Literature During The Civil War And The Yellow Wall Paper By Charlotte Perkins Gilman

Decent Essays

Following the Civil War and the reconstruction time period that followed it lead to realism, as a literacy movement, gaining prominence. Therefore, many works of literature during the late 1800s used realism as a key component. Two prominent pieces that used realism during this time period are “Daisy Miller” by Henry James and “The Yellow Wall-Paper” by Charlotte Perkins Gilman”. Both of these works have elements of realism, however, “The Yellow Wall-Paper” is more effective in utilizing elements of realism than “Daisy Miller”. Realism, according to Howells, is ordinary (Norton Anthology 548). It portrays the story as close to the reality of ordinary people’s lives as possible (Norton Anthology 548). Instead of making the characters, …show more content…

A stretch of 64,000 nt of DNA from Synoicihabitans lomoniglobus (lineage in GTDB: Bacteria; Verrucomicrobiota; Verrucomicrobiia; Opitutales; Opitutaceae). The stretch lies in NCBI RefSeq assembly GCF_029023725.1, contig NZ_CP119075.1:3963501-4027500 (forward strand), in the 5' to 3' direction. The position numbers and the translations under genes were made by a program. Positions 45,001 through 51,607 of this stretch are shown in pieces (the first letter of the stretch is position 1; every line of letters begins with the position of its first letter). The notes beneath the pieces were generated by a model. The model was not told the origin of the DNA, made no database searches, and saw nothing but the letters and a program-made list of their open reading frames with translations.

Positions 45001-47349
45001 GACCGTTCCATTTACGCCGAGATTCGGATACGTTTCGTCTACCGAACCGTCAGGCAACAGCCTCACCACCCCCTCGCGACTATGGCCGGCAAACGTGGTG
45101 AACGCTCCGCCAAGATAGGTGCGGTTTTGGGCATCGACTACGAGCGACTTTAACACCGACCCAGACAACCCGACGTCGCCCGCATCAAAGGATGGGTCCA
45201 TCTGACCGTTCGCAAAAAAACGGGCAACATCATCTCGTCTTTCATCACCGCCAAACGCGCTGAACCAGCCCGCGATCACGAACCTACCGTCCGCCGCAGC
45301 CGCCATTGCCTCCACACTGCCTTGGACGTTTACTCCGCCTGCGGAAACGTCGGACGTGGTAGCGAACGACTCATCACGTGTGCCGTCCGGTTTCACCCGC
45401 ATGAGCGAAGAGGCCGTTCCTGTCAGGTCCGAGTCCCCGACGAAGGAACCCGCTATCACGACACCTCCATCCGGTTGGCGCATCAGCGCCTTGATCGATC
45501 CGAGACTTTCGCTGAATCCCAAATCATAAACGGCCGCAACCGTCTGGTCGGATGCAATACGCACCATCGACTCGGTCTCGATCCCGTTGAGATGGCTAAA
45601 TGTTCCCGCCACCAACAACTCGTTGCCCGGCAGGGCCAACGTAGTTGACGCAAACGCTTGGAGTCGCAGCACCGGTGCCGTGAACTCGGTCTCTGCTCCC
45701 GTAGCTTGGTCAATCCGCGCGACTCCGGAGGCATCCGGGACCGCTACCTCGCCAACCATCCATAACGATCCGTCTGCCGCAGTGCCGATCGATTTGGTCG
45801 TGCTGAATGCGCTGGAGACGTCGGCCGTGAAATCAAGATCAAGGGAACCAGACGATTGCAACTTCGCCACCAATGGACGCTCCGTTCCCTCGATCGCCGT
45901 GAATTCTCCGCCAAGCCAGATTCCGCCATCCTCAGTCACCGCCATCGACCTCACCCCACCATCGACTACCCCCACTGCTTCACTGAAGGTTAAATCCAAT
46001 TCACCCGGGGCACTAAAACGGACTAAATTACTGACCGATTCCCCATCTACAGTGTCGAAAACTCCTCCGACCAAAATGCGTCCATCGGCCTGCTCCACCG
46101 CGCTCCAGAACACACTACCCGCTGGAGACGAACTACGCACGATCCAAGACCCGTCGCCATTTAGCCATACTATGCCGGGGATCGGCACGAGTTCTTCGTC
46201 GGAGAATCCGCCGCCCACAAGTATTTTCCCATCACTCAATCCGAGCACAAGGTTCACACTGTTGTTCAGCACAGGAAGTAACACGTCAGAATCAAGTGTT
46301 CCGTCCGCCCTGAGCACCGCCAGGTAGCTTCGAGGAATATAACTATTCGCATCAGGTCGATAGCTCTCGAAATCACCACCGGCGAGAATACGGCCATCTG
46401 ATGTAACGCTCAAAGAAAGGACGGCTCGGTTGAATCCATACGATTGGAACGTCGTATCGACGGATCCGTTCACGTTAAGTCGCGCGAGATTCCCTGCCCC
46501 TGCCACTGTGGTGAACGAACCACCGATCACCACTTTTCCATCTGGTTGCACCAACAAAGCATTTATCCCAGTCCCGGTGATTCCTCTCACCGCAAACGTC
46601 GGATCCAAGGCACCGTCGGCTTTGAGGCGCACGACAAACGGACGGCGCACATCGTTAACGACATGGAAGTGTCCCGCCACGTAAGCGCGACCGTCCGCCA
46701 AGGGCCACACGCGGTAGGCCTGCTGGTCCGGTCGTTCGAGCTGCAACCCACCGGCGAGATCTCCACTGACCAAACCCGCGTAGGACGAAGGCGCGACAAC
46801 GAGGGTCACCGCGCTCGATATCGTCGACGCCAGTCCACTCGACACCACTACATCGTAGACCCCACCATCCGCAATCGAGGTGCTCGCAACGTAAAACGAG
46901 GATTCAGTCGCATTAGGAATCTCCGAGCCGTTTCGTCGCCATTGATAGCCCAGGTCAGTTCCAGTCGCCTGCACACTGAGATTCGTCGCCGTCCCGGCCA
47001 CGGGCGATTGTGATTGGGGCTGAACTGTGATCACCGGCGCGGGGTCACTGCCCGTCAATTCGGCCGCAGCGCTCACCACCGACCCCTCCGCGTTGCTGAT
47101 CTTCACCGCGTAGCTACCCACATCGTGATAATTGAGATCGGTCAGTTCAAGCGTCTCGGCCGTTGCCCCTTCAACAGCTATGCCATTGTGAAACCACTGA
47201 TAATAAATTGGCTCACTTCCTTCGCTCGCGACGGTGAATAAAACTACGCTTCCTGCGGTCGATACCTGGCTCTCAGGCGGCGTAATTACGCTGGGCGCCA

Daisy is a complex character who challenges social constructs of this time. For example, Daisy enjoys independence and she is flirtatious with multiple men (James 359). For the time period her personality is not socially accepted and she as a character is seen as bad. Her character challenged social norms, however, she does not fit with Howells definition of realism. This is not a realistic character, according to Howells, because a realistic character would have been more ordinary, not a women in the 1800s that challenges social constructs. The story of “Daisy Miller” also has some realistic elements to it such as the dialogue and diseases like Malaria that ends up taking Daisy’s life (James 365). However, the character of Daisy and the setting in which the characters interact is not realism according to Howells. Particularly, during this time period in which setting and social norms would have been very different that today. Nonetheless, the story of “The Yellow Wallpaper” is a much better example of realism according to Howells. This is especially true considering the time period. The narrator in this story is suffering from a mental conditions, referenced to be postpartum depression (Gilman 491). This is not a condition that would have been understood by anyone, and therefore, the way it was treated for the narrator makes sense for the time period. She was confined to a room where she was forced

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